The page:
“The effect is that those companies become more innovative,” he said.

Giroud acknowledges that it has long been “an open question” whether venture capitalist involvement actually adds value to startup firms.

The study indicates that venture capitalist involvement is “an important determinant of innovation and success,” the authors conclude.

The study pinpoints cases where direct flights were introduced between areas in which venture capitalists and startups had already established their business relationships.

In total, the study examined 22,896 startup companies and 3,158 venture capital firms over a period of 30 years.

The researchers used data from three separate sources: the Thomson Reuters VentureXpert database on VC investments, the (NBER) National Bureau of Economic Research Patent Data Project, and U.S. Department of Transportation data on flights. The three data sets overlapped from 1977 through 2006.

The researchers also conducted a separate survey of 306 venture capital firms to see if the presence of direct flights increased the amount of contact venture capitalists had with the startups they had invested in.

About 86 percent of the respondents agreed that direct flights allow VCs to spend more time monitoring the firms in their portfolios.

The paper’s co-authors include Shai Bernstein, an assistant professor of finance at Stanford’s Graduate School of Business; and Richard Townsend, an assistant professor at Dartmouth’s Tuck School of Business.

In the model that Giroud, Bernstein and Townshend looked at, airports support performance by enabling ongoing VC engagement with more that can ease travel-time burdens for VCs who live more than a quick drive or train ride away from their startup firm.

The resulting engagement can, in turn, boost patent activity and long-term valuations.

Using a “difference-in-differences estimation framework,” the researchers found that the introduction of a new airline route leads to a 3.1 percent increase in the number of patents the portfolio company produces and a 5.8 percent increase in the number of citations per patent it receives.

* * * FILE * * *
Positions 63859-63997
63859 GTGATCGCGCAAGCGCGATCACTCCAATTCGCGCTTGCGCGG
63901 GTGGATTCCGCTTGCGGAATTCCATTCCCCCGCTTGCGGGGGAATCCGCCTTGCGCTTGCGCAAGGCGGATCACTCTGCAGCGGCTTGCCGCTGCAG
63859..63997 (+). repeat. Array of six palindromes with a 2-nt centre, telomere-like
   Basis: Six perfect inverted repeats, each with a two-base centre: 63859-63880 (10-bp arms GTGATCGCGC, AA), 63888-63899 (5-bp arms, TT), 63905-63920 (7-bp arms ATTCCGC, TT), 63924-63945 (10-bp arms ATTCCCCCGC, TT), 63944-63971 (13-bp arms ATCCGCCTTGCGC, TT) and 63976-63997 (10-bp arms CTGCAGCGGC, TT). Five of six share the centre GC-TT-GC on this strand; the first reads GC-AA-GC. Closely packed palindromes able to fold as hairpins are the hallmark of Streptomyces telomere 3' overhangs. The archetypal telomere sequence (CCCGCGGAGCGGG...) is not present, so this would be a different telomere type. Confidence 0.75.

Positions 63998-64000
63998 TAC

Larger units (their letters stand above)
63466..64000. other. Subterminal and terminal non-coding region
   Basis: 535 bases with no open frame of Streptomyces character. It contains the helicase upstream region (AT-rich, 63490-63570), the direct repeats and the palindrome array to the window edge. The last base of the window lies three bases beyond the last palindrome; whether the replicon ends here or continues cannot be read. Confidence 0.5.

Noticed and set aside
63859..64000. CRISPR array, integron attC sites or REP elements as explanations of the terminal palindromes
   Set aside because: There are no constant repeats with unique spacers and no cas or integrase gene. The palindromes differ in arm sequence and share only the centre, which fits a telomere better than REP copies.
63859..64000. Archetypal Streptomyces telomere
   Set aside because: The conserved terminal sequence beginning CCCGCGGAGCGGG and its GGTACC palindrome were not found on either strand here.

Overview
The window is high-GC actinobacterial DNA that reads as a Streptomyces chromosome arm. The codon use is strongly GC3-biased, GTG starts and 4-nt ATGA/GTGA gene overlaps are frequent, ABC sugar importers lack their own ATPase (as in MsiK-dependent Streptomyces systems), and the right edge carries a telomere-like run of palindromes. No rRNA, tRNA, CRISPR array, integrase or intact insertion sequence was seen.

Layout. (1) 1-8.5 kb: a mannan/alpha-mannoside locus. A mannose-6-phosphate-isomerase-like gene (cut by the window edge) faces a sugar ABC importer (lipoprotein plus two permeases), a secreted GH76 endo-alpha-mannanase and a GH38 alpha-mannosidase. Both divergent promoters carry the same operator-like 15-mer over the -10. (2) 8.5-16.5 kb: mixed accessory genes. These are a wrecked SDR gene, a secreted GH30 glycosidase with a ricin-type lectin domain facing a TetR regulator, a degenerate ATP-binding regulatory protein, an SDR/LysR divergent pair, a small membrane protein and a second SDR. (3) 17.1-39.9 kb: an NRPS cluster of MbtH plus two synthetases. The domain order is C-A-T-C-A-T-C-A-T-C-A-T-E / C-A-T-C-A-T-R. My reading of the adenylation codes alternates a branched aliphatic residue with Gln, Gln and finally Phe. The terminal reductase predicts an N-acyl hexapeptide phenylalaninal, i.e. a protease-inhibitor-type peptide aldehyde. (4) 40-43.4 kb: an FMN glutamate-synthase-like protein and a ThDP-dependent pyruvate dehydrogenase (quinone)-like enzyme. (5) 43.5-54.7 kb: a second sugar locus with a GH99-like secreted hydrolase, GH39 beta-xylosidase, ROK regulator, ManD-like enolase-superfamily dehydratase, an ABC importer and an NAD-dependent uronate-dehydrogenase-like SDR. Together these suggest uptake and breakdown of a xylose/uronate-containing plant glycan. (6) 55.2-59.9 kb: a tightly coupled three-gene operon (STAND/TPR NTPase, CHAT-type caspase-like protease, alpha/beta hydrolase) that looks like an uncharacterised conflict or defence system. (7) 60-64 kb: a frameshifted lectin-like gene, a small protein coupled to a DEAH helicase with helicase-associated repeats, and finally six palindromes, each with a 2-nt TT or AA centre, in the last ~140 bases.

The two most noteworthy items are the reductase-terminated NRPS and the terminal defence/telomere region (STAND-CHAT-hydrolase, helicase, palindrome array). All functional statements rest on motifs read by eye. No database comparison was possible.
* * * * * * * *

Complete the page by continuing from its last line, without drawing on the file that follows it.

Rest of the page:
Direct flights were shown to increase the probability of going public by one percent, and of having a successful exit via IPO or acquisition by 1.4 percent.

By tracking acquisitions and IPOs, along with the number and frequency of flights being offered at local airports, the study found that increased flight offerings might boost VC engagement within one to two years.

“I was very persuaded,” Matthew Rhodes-Kropf, an associate professor at Harvard Business School, told MIT News. “I think it’s a great paper. It’s very hard to get an [analytical] instrument that works like this.”

The findings also align with the opinion of Fred Wilson, a co-founder at partner at the VC firm Union Square Ventures. Wilson believes efficient travel options will even improve startups’ chances at getting funding in the first place.

“Investors value their time and focus it on markets that they can get in and out of easily,” Wilson wrote on his blog at AVC.com. “I think that has a big impact on where money flows.”

Among other things, the researchers found a wider dispersion of both startups and VCs than usually thought.

About 50 percent of startups and VCs in the study were located outside of Northern California, New England, and New York, the three areas most commonly associated with high-tech startups and investors.

“There are entrepreneurial firms all over the place,” Giroud observes.

Giroud suggests at least one way startups and communities can utilize the study’s findings – they can lobby for more connections between their nearest airport and the rest of the world.

“Suppose you want to promote entrepreneurship in a given area,” Giroud says. “One policy could be to promote the availability of [more] direct flights between the area and VC hubs.”

The paper detailing the study, “The Impact of Venture Capital Monitoring,” will be published in an upcoming issue of the “Journal of Finance.”